Even the most world-changing events fade into history, and as they do, we lose their visceral force and forget their personal cost.

The attack on Pearl Harbor of Dec. 7, 1941 – that date that will live in infamy – is no different. The surprise air assault on the American Pacific fleet by the rising Japanese Empire changed the United States and the world. But it is now closer in time to the end of the Civil War than it is to the present.


There will be no way to miss the passage of time at the ceremony Friday in Hawaii, as just 34 veterans of Pearl Harbor and World War II are expected to attend.

There aren’t that many left who saw nearly 200 Japanese planes – mistaken for American bombers by radar operators – appear out of the blue just before 8 a.m. They saw their friends and countrymen die. They fought back as what was supposed to be a peaceful Sunday turned into the start of four long years of war.

On that day, more than 2,300 members of the U.S. military were killed, along with 68 civilians. Another 1,178 were wounded, and countless others left scarred.


It is for all of them and their families that we commemorate Dec. 7 each year. For them, the day represents immeasurable loss.

It was also the day that arguably led to the America we know today. The attack shook the United States out of its isolationism and the division caused by the Great Depression. Within days, hundreds of thousands of Americans enlisted to fight fascism. Sixteen million Americans would eventually serve, and millions more would contribute at home, all working with one purpose.

When it was all said and done, the United States would be the deciding factor, and would emerge along with the Soviet Union as one of two world superpowers.


In many ways, the attack brought out the best in Americans.

But it also brought out some of the worst. With the wreckage still smoldering, the government began rounding up Americans of Japanese descent. In February 1942, President Franklin Delano Roosevelt issued Executive Order 9066, requiring all Japanese immigrants and their American-citizen children living in the Western states to be interned at remote camps.


About 120,000 Japanese-Americans were interned, many of whom lost homes and businesses during their time in the camps.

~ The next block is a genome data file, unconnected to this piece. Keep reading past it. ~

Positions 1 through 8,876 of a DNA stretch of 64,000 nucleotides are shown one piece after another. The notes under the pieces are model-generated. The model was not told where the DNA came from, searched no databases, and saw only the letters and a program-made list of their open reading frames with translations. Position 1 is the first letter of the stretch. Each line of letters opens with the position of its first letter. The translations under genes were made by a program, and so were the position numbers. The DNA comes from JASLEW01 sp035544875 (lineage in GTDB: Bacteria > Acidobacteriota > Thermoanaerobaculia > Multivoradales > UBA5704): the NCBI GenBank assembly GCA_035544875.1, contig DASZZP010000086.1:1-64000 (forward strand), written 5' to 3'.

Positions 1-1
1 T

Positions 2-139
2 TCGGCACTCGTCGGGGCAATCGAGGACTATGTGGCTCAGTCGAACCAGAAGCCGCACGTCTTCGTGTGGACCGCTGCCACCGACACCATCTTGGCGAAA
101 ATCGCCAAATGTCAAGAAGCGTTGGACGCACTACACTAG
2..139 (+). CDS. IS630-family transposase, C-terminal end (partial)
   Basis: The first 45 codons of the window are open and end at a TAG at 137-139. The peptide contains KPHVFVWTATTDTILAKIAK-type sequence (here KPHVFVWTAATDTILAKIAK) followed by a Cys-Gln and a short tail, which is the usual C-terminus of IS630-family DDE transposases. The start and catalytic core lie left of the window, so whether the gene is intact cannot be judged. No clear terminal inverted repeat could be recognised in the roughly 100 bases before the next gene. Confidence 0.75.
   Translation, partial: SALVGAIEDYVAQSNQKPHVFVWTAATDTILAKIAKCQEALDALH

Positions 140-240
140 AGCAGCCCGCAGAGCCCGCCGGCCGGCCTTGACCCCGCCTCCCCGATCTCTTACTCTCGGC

Now seen as one of the low points in American history, internment was widely supported at the time. The government said it was necessary to protect the country, and most Americans believed them.

Years later, we found out the truth – that the government did not really see Japanese-Americans as a threat. A formal apology did not come until 1988, when President Ronald Reagan and Congress approved reparations.


Let’s not make that mistake again. As of September, nearly 13,000 unaccompanied migrant children seeking asylum in the U.S. were being held in poor conditions in federally contracted shelters, five times the number as last summer, the result of a half-baked plan steeped in cruelty.

Children were forcibly separated from their parents at the border, too; though most have been returned, the cold-blooded practice continues, just more quietly.

The migrant prison camps are an inhumane and blunt response to a problem that requires a humane and delicate solution. They are not a perfect analogy to Japanese internment camps. But like internment, the wide-scale detainment of migrant children goes against our values.

Once again, the government is inflating the danger posed by a vulnerable group, and many Americans are buying it.

This time, it shouldn’t take decades to see how wrong they are.

Only subscribers are eligible to post comments. Please subscribe or login first for digital access. Here’s why.

Use the form below to reset your password. When you've submitted your account email, we will send an email with a reset code.